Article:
- Researchers found that cancer vaccines are more effective in mice when delivered intravenously instead of subcutaneously.
- They found that intravenous delivery activates a T-cell response and remodels the tumor microenvironment.
- If these findings can be translated to humans, they may be able to improve cancer vaccine efficacy.
Cancer immunotherapy works by equipping a person’s own immune system to get rid of tumors. Advances in T-cell biology have led to therapeutic strategies, including checkpoint inhibitors, adoptive cell therapy, and cancer vaccines.
However, until now, cancer vaccine trials have generated mixed results. While effective for some, they are ineffective in others, and many types of cancer do not respond to this approach.
A better understanding of the molecular and cellular drivers that reduce T-cell response around tumors could improve vaccine formulations.
The question of cancer vaccine delivery
Previous findings demonstrated that intravenous (IV) delivery of a nanoparticle cancer vaccine induced a stronger immune response than subcutaneous delivery.
Recently, researchers further investigated the mechanisms by which IV-delivered nanoparticle vaccines induce an immune response.
They found that, unlike subcutaneous delivery, IV generates a systemic immune response. They noted that their findings might have broad implications for the development of cancer vaccines and other immunotherapies.
“This is a very insightful study that shows that our standard vaccine approaches that we typically do in the skin and works well to prevent infections may be improved to fight cancer even more effectively when administered intravenously,” Dr. Santosh Kesari, director of neuro-oncology at Providence Saint John’s Health Center, chair of the Department of Translational Neurosciences and Neurotherapeutics at Saint John’s Cancer Institute in Santa Monica, CA, and Regional Medical Director for the Research Clinical Institute of Providence Southern California, told Medical News Today.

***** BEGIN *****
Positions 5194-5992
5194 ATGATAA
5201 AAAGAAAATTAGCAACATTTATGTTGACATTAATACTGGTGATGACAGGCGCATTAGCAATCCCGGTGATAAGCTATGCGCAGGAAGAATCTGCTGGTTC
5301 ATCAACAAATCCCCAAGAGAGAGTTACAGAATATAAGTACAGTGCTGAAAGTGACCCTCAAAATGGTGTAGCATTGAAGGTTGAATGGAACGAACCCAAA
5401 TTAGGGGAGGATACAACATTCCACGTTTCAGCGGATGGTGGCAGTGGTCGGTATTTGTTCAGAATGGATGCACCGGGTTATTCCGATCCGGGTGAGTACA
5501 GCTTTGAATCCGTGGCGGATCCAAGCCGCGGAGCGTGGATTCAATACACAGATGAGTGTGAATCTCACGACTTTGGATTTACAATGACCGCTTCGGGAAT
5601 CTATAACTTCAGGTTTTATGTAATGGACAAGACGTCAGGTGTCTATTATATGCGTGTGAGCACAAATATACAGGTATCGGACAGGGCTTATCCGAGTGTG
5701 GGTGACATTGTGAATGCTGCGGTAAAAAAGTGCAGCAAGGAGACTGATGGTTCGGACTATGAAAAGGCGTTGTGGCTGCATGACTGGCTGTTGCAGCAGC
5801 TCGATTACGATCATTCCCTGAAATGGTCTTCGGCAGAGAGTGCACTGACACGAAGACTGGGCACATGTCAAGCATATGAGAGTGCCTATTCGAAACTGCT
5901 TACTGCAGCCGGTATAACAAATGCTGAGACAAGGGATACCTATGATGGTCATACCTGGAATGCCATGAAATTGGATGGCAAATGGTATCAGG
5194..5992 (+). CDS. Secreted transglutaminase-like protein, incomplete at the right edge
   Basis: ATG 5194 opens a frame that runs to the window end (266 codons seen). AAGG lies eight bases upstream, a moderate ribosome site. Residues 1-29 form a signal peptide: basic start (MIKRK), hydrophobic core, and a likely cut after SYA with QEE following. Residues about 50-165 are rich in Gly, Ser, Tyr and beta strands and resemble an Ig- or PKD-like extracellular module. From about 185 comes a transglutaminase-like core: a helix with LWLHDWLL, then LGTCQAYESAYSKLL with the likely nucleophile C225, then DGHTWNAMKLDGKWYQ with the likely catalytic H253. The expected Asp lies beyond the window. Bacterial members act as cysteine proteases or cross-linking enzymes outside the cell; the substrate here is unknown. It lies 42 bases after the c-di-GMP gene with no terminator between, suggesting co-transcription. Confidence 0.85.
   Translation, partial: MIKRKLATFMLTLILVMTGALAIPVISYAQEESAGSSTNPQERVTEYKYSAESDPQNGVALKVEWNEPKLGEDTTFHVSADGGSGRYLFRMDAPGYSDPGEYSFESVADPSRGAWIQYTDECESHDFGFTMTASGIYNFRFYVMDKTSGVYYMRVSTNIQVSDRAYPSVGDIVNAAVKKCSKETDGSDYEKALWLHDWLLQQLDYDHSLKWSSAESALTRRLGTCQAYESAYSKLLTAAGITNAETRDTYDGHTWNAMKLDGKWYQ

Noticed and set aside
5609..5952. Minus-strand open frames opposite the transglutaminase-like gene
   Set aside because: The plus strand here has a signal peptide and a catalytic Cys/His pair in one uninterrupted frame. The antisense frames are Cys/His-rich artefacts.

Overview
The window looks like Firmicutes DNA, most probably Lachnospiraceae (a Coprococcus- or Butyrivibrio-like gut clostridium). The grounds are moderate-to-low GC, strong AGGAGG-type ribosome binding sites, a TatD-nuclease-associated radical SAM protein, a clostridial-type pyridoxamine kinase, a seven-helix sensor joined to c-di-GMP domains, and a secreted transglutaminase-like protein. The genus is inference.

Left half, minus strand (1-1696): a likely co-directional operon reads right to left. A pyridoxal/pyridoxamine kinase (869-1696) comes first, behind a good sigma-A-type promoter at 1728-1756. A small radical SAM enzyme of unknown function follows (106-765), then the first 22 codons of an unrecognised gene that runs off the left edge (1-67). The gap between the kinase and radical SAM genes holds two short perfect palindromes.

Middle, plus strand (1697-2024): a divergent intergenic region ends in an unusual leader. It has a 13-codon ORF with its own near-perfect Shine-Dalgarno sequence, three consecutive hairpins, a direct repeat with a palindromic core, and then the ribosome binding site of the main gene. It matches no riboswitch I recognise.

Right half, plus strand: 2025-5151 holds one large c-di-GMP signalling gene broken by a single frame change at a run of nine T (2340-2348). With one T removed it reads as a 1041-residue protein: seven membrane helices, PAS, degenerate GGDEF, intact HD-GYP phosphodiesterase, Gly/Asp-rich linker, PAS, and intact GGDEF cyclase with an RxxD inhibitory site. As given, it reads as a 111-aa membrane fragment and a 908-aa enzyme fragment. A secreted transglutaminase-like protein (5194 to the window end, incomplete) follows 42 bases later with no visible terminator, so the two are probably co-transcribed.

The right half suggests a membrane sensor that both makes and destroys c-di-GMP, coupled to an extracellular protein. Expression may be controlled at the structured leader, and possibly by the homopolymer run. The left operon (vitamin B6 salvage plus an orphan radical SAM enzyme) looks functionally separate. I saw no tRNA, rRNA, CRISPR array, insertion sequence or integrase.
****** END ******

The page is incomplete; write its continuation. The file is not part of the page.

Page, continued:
Dr. Kesari was not involved in the research. Commenting on the findings, he added: “Furthermore, this study identified the mechanism that IV administration not only activates the immune system to recognize the cancer-like skin route, but also eliminates the barriers at the tumor sites. This is done by activating the interferon pathway systemically to remodel the tumor microenvironment and getting rid of tumor-promoting monocytes.”
The results of the study are reported in a paper published in Cell.
What the study did
For the study, the researchers implanted colon cancer tumors in mice subcutaneously. They then gave mice a nanoparticle vaccine delivered either by IV or subcutaneous injection after seven days and again seven days later.
They found that mice who received both vaccines by IV experienced tumor regression, whereas those who received both vaccines subcutaneously did not.
They further found that mice that received a subcutaneously-injected vaccine first, followed by an IV-administered vaccine, experienced tumor control and improved survival similar to those who received IV vaccines twice.
The researchers noted this meant that IV administration is not necessary for the first vaccine — known as “priming” — and that immune cells generated by subcutaneously-administered vaccines can induce tumor regression when boosted with IV vaccines.